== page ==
Why writing programs are worth it: a reply to Hanif Kureishi

British author and teacher Hanif Kureishi has slammed writing programs – but he’s missed the point as to the value of teaching writing at universities. Cushing Memorial Library and Archives, Texas A&M, CC BY-SA

Having served in a more humble capacity at the University it is now an honour to call myself a professor at Kingston. – Hanif Kureishi.

In October last year Hanif Kureishi, novelist and screenwriter, and author of The Buddha of Suburbia and The Last Word, was promoted to professor at London’s Kingston University. Describing his work as a teacher, he said his students used him as a “resource” to talk about their work, “the same way as I work with a director on a movie”.

Kureishi may not in fact see value in the teaching of writing in the academy. For only a month later, he was telling The Times Higher Education pages that undergraduate degrees in creative writing “were a waste of time … you might as well give them a swimming certificate”.

Dying of boredom

And at The Independent Literature Festival at Bath last weekend, Kureishi told his audience that most of his postgraduate students “can write sentences but they don’t know how to make a story go from there all the way through to the end without people dying of boredom”.

One can only cringe to think of the uncomfortable snickers that followed Kureishi’s remark to an audience dotted with his own students.

Brit writers have now weighed in.

Lucy Ellmann argued that Kureishi is right, and that universities are now culture-crushing corporations in which literature is “destroyed”. Jeanette Winterson, who teaches at Manchester University, disagreed. She aims, she told The Guardian, to “alter” the students’ relationship to language:

My job is to explode language in their faces. To show them that writing is both bomb and bomb disposal – a necessary shattering of cliché and assumption.

Winterson speaks to the heart of higher education learning and teaching. University study, be it in science or humanities, should offer a changed, informed and frictive relationship to the discipline.

Learning, to extend on Winterson’s view, is an experience that will alter the student’s relationship to the subject through critical, experimental and disciplined experiences with new knowledge, methods and sometimes unforeseen conclusions.

Edward Said’s amateur

The teaching of creative writing within this view aims to engage students in a re-evaluation of language, the contexts in which we read and write, and of course to teach elements of writing technique and craft, which are developed through repetition and practice over a period of years.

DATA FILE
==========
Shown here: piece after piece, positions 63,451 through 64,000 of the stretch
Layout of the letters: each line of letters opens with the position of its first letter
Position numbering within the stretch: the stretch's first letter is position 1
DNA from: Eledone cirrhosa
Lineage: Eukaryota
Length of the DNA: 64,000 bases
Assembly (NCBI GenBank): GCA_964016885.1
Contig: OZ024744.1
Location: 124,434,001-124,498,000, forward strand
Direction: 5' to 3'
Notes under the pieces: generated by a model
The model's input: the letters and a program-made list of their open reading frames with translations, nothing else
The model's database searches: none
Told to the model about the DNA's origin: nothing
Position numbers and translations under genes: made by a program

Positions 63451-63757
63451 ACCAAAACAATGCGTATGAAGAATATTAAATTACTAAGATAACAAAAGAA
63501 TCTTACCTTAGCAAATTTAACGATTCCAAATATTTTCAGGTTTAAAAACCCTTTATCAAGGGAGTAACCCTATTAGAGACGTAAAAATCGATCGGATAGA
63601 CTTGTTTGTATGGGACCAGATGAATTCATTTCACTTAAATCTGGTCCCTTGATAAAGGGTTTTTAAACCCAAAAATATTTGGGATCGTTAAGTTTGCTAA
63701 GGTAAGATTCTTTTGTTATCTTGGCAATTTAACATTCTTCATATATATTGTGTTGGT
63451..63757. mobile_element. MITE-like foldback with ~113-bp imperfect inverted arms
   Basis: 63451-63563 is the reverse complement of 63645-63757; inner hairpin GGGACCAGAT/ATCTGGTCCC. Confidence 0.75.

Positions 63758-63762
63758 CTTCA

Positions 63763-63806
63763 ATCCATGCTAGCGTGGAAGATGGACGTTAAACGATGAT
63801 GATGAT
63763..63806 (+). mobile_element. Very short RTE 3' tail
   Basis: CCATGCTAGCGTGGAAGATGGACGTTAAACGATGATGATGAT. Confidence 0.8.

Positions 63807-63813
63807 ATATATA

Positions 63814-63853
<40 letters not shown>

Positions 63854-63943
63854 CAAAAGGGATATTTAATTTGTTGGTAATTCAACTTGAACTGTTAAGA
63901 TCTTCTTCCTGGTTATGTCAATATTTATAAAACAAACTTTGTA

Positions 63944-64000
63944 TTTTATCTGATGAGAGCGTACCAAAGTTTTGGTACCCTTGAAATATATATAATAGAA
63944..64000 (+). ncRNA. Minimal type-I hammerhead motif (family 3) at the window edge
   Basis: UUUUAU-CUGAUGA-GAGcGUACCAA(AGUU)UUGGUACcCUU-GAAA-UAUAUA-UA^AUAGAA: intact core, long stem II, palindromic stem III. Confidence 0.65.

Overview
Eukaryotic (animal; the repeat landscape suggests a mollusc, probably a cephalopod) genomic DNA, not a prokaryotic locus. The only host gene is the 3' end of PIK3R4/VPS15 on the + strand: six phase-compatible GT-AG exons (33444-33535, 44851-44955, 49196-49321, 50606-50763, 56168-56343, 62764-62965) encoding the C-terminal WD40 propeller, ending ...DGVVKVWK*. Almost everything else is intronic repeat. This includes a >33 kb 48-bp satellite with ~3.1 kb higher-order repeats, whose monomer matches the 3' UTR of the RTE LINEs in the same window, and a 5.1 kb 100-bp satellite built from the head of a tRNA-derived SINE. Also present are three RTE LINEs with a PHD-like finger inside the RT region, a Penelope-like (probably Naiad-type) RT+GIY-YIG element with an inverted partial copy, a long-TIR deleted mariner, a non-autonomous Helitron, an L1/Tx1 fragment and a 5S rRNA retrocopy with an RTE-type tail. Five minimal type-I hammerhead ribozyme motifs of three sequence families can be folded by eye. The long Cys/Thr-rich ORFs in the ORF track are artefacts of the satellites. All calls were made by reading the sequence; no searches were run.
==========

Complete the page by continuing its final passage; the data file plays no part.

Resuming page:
Students graduate with significantly advanced written communication skills, which they take out into broader communities, as teachers, parents, carers, friends, colleagues. That is, citizens who can read, reflect, debate and write with skill.

With the capacity to become, in the words of the late cultural theorist Edward Said, the amateur, not merely a specialist with “one eye on the clock”, publishing awards and book-film rights, but with “an interest in the bigger picture”.

Only teaching for an elite?

Winterson is interested in the bigger picture.

Kureishi, it would seem, is not.

Kureishi, it would appear, is from the school of teachers whose focus is not on the learner, but on themself. This approach focuses on the transmission of knowledge from the expert to the receptive learner.

Ideally, the student is an elite talent: preternaturally bright, both an auto-didact and a willing disciple. Students for whom sentences and narrative are not easy, whose best work comes with much rethinking and rewriting, who are sometimes inarticulate on the page; these students are hard work in Kureishi’s world.

In the learner-teacher model in which the learner is a reflection of the teacher, such students offer the teacher a spotty mirror image.

Creative writing learning engages students in thinking methods which privilege varied approaches to creativity. Creative writing is a valuable part of the spectrum of undergraduate university learning and teaching that ranges from knowledge transmission to experiential learning.

The writing and critical thinking skills that students develop are also generic and transferable (to use some learning and teaching jargon), and need not be specific to any single creative genre. Mostly young and soon to graduate, it is a double reward for undergraduate students to enjoy the learning and see that it will also have practical application in the varied knowledge economies that many of them will soon be working in.

Students are drawn to the more intensive postgraduate coursework creative writing programs because they want to talk about, think about and learn about writing, and of course to have their own writing extended and challenged.

They want to be part of a writing community and to meet with others who love what they love: writing. Most have been writing for years, on their own. Many express the desire to become published. And if they do want to publish, good on them. Whether they succeed or not is only one measure of the worth of the program; the publishing industry is a multi-faceted, fast-changing beast on which no-one is guaranteed a grip.

Will he be booed?

How can Kureishi return to class after these statements, which indicate he despises the bulk of his students? Kingston University representatives have told The Independent his work is valued by the university and his students, but they may be rueing the spring day last October when they conferred on their formerly “humble” teacher the status of professor.